This could be Maine’s most unique bookstore
THORNDIKE, Maine – Parked at a level crossing in downtown the small rural community of Thorndike is an unlikely destination: Boxcar Books, which is perhaps one of the smallest and certainly one of the most unique bookstores in the state.
Thousands of pounds line the walls of a boxcar that was built in Sweden and shipped to Maine decades ago. A small, pot-bellied stove kept the cramped space cozy on a blustery November afternoon as short showers of icy rain tinkled over the arched metal roof.
The store is the labor of love of Link Harjung, 35, of Troy, whose long-held dream of opening his own bookstore began to take shape when he became friends with the former wagon owner. covered.
âI always thought they were very romantic spaces,â he said of bookstores. “It’s definitely what I would like to do most of the time, if I could.”
Harjung, however, cannot spend all of his time in Boxcar Books. It is very difficult to make a living with a small second-hand book store, so he and his wife, Sofia Harjung, only keep it open on weekends. They spend the rest of their time doing other chores and looking after their toddler, Esker. Link Harjung chops firewood and takes care of construction and agriculture. Sofia Harjung makes handmade clothes through her company, Tilth.
âIt’s not about profit,â he said of Boxcar Books. âIt’s really likely to be viewed as a hobby by bookstore owners. ”
Still, the fact that the bookstore exists is a testament to the couple’s creativity as well as a vote of confidence in Thorndike, a small town that is getting smaller and smaller. Over the past decade, its population has shrunk by 13%, to 774 people, making it the community with the largest population decline in Waldo County. It is not the job of a small bookstore to counter this kind of demographic trend. Still, Boxcar Books is starting to become a weekend destination for book lovers, train enthusiasts, and people who simply appreciate a cool way to repurpose a space.
Beth Ineson, executive director of the New England Independent Booksellers Association, said that as house prices rise in the Northeast, there is a growing trend of bookstores that are not located in mainstream spaces. . Booksellers are looking for alternative locations because it is just expensive to open a more traditional bookstore these days, she said.
âPeople are getting super creative,â she said. âThey are redefining what brick and mortar means. Sometimes it’s in a boxcar. And sometimes, it’s in a bookmobile or a pop-up shop in a hairdressing salon.
Diana Prizio, executive director of Thorndike’s nonprofit Farwell Project, is very happy that Boxcar Books has come to town. Her group is working to re-energize the community she has bluntly described as a âghost townâ.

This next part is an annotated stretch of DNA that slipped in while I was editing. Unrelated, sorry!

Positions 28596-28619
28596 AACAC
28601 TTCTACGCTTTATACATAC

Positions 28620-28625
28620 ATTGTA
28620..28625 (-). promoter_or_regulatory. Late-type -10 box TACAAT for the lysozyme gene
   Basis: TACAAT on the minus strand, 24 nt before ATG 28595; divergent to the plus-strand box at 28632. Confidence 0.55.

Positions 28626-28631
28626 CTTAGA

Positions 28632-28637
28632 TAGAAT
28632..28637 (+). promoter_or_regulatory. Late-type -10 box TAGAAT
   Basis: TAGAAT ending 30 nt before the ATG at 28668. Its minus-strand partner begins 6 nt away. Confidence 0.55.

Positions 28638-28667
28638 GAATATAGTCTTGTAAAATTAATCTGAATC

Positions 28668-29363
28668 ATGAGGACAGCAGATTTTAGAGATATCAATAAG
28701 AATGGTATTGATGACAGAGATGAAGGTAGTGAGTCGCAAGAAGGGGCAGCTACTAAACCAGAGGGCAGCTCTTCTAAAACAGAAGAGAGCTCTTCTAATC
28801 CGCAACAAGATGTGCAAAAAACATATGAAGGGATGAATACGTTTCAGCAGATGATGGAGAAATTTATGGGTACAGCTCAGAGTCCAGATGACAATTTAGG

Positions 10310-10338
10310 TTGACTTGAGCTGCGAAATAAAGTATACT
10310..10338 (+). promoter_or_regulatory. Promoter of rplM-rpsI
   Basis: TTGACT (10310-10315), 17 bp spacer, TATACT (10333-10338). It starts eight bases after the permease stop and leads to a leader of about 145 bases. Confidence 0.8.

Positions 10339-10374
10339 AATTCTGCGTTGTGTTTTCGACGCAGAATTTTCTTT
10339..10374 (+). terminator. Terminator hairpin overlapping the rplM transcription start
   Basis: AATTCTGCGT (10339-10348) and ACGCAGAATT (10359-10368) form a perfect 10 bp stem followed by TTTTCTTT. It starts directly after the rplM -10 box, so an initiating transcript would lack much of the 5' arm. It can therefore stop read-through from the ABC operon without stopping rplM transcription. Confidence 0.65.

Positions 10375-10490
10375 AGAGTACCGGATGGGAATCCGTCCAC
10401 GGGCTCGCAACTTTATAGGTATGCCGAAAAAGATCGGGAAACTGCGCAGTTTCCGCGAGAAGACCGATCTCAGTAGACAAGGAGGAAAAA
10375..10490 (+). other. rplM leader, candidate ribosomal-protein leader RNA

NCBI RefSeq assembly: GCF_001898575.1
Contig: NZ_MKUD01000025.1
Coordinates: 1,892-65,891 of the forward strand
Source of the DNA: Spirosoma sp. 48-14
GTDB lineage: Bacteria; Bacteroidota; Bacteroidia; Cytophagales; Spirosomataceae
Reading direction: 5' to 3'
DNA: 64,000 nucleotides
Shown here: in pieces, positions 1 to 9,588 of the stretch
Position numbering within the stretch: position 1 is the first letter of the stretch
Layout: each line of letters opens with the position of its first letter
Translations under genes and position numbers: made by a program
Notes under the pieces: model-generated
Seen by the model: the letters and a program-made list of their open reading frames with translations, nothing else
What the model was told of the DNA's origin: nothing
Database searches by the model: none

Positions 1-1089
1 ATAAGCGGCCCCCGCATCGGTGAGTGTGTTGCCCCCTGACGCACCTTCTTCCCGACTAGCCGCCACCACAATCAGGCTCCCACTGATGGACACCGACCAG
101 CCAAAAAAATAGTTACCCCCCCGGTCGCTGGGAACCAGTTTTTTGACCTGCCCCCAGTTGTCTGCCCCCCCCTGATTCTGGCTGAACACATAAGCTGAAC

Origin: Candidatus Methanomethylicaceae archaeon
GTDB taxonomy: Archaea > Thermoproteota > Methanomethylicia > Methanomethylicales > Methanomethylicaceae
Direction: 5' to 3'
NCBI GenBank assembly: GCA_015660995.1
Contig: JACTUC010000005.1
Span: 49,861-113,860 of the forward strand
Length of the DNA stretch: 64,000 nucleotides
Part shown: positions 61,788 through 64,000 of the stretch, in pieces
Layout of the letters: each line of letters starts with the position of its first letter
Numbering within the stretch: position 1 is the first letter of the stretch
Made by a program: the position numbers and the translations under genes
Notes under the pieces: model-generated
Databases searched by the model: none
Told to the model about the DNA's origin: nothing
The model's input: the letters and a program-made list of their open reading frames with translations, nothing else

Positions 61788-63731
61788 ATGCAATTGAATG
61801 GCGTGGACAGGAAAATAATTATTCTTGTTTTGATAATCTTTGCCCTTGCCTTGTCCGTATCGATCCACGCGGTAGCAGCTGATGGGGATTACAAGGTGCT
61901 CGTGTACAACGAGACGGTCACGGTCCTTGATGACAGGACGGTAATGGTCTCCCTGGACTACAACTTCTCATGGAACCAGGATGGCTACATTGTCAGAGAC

“I really think the city could come back to life,” she told Bangor Daily News several years ago.
While Boxcar Books is not directly related to the Farwell Project, it somehow exists because of it. The Harjungs are singer-songwriters who traveled the country before landing in Maine for the past decade. The couple first lived in Portland before being drawn to Waldo County.
âWe fell in love with original things, like Liberty Tool and the Bryant Stove Museum,â Link Harjung said. “Maine, especially this part of Maine, looks like one of the last little holdouts where it is not yet part of the megalopolis.”
After settling in Troy, he volunteered for Project Farwell and befriended Prizio, who owned the boxcar. She had bought it from the late Unity philanthropist Bert Clifford, who had come across a train while traveling in Sweden and decided to take it back to his home in Maine.
Prizio used the boxcar primarily for storage, but figured it would make a great bookstore. One day, Link Harjung was helping him clear up and heard his idea, and finally bought him the boxcar. He opened the bookstore in August 2019, ahead of the Common Ground Fair in September. The event normally brings thousands of people to Thorndike, but has taken place virtually over the past two years due to the pandemic.
âI really like Thorndike. I see the city center could be more active, âHarjung said, adding that something about the community struck him the first time he saw it. âI thought it was such an interesting little village, with the network of trails and the beautiful old buildings. You can tell it was the center of something.
The bookstore is located between the Farwell complex and Garden Variety, a store run by Prizio. They are part of a group of village businesses that appear to be creating a critical – albeit small – mass in Thorndike.
âI love it,â Prizio said of the bookstore. âI’ve always wanted to open a bookstore in a boxcar. It was a lot more fun getting them to do it.
Boxcar Books, located at 29 Gordon Hill Road in Thorndike, is open 11 a.m. to 5 p.m. Saturday and 11 a.m. to 4 p.m. Sunday.